Q: What is a “Greyling”?
A: The Greyling is the informal term which refers to any fish in the genus Thymallus. Graylings are colorful, sometimes spotted fish which can grow up to 30 inches long. They live worldwide in freshwater lakes in the northern hemisphere. They are extremely sensitive to changes in the quality of the water they live in and are therefore sometimes referred to as “indicator species.” In other words, when Graylings diminish in numbers, other species are soon to follow. Also, they are quite delicious*.
Specifically the Greyling in the case of Greyling Modern Dry gin is an homage to the once common species of Greyling (T. Arcticus) which once was widely found in the great lakes [and may soon return]. For a gin made of Michigan spirits and Michigan botanicals, the Greyling is an appropriate reference to the place where this gin comes from.
Now on to the gin.
The nose is mildly floral, but with juniper in the center. The floral notes make you think this gin could go in a contemporary direction (a la Modern Dry Gin) but the juniper is clearly there.
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Naturally, when there’s 30+ gins to be tasted it cannot be done all at once. As much as we’d like to try, to do a proper tasting our livers and mental capacities just couldn’t take it. So in order to give every gin a proper tasting and a fair shot, we spread it out into 6 mini tastings over the course of a long day. So as promised, here’s a recap of what we tasted side by side and with what– and I’ll share with you my top two from each heat.
For full gin reviews of every gin covered in the 50 States of Gin tasting, you’ll have to stay tuned to the Gin is In this fall. If my first post was the 10 miles high overview, this is the one from 50,000 feet. The full reviews will be on the ground: up close and personal.
Heat #1 ///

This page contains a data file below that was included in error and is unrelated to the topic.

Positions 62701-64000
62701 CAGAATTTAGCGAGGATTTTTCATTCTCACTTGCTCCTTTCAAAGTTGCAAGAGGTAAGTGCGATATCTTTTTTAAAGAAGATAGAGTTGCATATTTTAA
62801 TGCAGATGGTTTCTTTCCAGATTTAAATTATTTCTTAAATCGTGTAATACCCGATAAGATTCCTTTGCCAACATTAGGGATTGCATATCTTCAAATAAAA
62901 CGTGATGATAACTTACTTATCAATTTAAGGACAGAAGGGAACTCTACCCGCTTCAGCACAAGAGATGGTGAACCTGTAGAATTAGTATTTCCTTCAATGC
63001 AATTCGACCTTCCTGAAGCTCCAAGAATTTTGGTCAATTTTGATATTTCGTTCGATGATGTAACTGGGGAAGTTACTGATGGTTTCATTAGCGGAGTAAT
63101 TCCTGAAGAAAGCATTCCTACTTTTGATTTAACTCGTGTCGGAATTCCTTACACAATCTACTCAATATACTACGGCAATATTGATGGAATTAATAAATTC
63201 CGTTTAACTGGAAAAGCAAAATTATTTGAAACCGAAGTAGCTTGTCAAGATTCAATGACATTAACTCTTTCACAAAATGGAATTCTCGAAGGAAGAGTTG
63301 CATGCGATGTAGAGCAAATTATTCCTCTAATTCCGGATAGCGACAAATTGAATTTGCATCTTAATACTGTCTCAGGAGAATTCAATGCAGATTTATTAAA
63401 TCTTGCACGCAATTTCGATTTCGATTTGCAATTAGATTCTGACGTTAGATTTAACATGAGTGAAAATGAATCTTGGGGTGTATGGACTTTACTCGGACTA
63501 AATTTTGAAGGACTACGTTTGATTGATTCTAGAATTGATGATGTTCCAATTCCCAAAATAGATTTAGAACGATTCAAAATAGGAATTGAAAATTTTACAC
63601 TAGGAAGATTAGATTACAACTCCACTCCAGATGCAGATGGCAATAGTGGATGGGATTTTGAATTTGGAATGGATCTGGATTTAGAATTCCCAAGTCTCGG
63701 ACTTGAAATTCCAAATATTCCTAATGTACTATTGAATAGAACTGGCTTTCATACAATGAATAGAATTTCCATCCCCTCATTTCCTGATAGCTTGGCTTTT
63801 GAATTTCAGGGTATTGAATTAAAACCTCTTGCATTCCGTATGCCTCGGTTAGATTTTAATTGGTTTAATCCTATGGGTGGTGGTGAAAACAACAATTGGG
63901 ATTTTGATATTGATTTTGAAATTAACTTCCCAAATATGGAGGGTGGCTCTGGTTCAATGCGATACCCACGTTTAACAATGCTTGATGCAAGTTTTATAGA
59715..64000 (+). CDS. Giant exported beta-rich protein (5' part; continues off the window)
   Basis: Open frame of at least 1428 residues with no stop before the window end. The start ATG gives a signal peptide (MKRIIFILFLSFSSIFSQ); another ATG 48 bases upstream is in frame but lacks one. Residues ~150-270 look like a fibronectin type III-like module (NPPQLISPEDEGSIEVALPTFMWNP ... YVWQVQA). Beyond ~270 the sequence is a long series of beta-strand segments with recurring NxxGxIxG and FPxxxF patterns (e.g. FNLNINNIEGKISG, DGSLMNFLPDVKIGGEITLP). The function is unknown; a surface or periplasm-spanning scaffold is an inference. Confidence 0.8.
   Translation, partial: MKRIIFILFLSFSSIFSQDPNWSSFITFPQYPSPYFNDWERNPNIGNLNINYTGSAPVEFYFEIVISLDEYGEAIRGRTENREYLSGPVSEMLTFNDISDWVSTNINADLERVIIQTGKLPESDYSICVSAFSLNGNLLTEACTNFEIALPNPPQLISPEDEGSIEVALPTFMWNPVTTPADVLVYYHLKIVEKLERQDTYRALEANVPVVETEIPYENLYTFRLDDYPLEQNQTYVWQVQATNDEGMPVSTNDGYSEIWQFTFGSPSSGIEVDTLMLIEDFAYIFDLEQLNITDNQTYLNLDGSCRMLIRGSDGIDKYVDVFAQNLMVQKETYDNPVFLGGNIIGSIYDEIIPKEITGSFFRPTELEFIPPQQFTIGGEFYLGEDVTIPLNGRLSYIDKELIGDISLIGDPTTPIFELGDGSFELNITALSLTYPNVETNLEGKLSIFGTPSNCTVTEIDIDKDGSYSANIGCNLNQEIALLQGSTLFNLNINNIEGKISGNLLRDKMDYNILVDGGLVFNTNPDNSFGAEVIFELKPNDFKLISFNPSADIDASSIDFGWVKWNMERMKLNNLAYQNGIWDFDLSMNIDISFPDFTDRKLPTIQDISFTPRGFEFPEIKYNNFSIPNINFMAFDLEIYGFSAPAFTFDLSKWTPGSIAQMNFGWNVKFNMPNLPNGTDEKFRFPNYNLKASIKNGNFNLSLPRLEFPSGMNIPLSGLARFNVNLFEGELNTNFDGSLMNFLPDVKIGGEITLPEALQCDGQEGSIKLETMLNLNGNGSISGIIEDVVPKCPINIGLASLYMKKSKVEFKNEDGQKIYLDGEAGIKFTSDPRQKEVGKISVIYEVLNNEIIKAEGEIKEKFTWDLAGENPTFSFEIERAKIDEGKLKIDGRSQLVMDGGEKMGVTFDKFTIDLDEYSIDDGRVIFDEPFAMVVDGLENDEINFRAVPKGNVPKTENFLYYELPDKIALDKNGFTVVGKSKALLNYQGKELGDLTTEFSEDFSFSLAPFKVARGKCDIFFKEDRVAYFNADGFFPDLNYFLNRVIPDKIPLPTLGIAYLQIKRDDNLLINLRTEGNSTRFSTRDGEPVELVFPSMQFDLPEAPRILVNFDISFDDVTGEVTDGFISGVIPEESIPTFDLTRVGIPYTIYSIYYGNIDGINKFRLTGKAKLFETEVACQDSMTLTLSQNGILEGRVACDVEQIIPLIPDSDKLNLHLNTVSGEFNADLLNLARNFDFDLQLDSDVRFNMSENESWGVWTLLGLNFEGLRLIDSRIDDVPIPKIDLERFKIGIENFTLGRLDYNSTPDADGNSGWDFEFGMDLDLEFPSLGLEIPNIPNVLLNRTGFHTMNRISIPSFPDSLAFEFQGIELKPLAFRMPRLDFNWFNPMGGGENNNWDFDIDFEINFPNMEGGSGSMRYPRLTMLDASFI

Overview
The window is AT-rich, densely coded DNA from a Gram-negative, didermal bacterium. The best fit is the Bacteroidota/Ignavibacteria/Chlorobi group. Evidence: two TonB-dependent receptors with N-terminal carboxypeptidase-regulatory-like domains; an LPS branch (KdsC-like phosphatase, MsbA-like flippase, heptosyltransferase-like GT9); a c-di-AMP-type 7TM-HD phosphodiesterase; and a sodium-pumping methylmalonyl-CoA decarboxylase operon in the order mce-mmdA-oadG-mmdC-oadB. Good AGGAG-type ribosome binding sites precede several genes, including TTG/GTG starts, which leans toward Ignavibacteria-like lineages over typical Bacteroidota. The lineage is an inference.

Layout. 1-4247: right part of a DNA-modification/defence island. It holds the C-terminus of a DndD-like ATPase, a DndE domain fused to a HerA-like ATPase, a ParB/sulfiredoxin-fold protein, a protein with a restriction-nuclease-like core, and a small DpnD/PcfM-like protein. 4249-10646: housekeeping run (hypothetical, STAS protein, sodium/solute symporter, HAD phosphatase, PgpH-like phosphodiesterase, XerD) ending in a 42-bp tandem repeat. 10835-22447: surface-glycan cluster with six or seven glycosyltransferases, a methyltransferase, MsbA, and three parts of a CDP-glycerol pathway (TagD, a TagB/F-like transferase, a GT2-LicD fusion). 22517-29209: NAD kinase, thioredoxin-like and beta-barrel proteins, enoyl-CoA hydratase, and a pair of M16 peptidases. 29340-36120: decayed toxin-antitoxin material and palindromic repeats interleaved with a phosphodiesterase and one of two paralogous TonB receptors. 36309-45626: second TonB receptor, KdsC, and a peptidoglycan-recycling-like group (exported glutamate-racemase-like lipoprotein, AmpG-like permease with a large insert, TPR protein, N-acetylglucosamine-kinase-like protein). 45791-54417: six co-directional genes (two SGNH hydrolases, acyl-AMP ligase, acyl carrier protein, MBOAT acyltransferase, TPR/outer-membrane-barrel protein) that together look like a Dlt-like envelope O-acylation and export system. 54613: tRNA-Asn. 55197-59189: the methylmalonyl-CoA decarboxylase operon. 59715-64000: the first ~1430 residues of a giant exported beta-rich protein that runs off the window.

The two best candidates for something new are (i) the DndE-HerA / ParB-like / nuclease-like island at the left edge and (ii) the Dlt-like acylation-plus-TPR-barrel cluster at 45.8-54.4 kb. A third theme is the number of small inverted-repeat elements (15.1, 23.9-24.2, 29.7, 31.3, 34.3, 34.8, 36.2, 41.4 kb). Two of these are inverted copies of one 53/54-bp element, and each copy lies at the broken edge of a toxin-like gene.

The Participants: Dogfish Head Jin from Delaware [the nation’s first state, I’m sure you see where we’re going with this], Pennsylvania’s Bluecoat Gin, Southern Gin from Georgia, Gale Force Gin from Masscahussetts and finally, New Hampshire’s Karner Blue gin.
Overall a strong opening.
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Knickerbocker hails from Holland, Michigan (just on the shores of Lake Michigan) and the bottle proudly looks backwards to those who looked forward. “Knickerbocker” was the name attributed to Dutch settlers of the American continent. As the Dutch founded New York née New Amsterdam (hence the New York Knicks), so did the Dutch found Holland, Michigan and hence the name of New Holland Brewing Company’s Knickerbocker Gin. History aside, I think this is a rather apt name for the gin. But first, the tasting.
The nose is rather clean. Warm notes of lemon rind, sharp juniper and a little bit of alcohol are present. You can tell that this gin is going to have a little bit of harshness to it. But you can also tell that this gin is going to put on a traditional dry profile. There’s a faint sweetness present, but overall you would think this in the Classic style and you would be correct.
The taste opens with warm juniper on the front of your tongue, giving way to a little bit of alcoholic heat (again, at 85 proof I found that a bit surprising. It tastes a bit stronger than it is).
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